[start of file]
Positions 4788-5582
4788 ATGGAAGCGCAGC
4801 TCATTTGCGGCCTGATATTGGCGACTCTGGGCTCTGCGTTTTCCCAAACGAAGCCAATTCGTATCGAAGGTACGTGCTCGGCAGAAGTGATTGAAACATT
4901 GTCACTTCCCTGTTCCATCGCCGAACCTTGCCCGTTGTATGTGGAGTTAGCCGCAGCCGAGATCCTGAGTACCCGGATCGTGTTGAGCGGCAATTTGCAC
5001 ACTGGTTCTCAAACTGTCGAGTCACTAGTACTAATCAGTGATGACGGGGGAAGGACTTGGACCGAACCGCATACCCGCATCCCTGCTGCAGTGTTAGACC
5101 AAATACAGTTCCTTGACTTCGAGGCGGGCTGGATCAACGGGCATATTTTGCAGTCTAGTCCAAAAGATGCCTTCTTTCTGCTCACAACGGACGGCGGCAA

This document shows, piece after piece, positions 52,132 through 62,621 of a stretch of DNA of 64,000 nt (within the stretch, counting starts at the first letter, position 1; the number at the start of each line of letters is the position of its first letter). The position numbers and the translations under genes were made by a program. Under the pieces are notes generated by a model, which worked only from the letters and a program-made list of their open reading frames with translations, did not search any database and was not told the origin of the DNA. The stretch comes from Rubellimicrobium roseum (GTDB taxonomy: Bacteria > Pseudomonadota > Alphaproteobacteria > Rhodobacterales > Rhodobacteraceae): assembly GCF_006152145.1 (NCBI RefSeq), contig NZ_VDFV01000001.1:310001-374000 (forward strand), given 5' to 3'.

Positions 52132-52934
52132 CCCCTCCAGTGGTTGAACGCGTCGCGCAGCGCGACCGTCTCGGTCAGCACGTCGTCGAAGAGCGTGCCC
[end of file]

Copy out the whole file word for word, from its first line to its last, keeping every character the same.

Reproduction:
Positions 4788-5582
4788 ATGGAAGCGCAGC
4801 TCATTTGCGGCCTGATATTGGCGACTCTGGGCTCTGCGTTTTCCCAAACGAAGCCAATTCGTATCGAAGGTACGTGCTCGGCAGAAGTGATTGAAACATT
4901 GTCACTTCCCTGTTCCATCGCCGAACCTTGCCCGTTGTATGTGGAGTTAGCCGCAGCCGAGATCCTGAGTACCCGGATCGTGTTGAGCGGCAATTTGCAC
5001 ACTGGTTCTCAAACTGTCGAGTCACTAGTACTAATCAGTGATGACGGGGGAAGGACTTGGACCGAACCGCATACCCGCATCCCTGCTGCAGTGTTAGACC
5101 AAATACAGTTCCTTGACTTCGAGGCGGGCTGGATCAACGGGCATATTTTGCAGTCTAGTCCAAAAGATGCCTTCTTTCTGCTCACAACGGACGGCGGCAA

This document shows, piece after piece, positions 52,132 through 62,621 of a stretch of DNA of 64,000 nt (within the stretch, counting starts at the first letter, position 1; the number at the start of each line of letters is the position of its first letter). The position numbers and the translations under genes were made by a program. Under the pieces are notes generated by a model, which worked only from the letters and a program-made list of their open reading frames with translations, did not search any database and was not told the origin of the DNA. The stretch comes from Rubellimicrobium roseum (GTDB taxonomy: Bacteria > Pseudomonadota > Alphaproteobacteria > Rhodobacterales > Rhodobacteraceae): assembly GCF_006152145.1 (NCBI RefSeq), contig NZ_VDFV01000001.1:310001-374000 (forward strand), given 5' to 3'.

Positions 52132-52934
52132 CCCCTCCAGTGGTTGAACGCGTCGCGCAGCGCGACCGTCTCGGTCAGCACGTCGTCGAAGAGCGTGCCC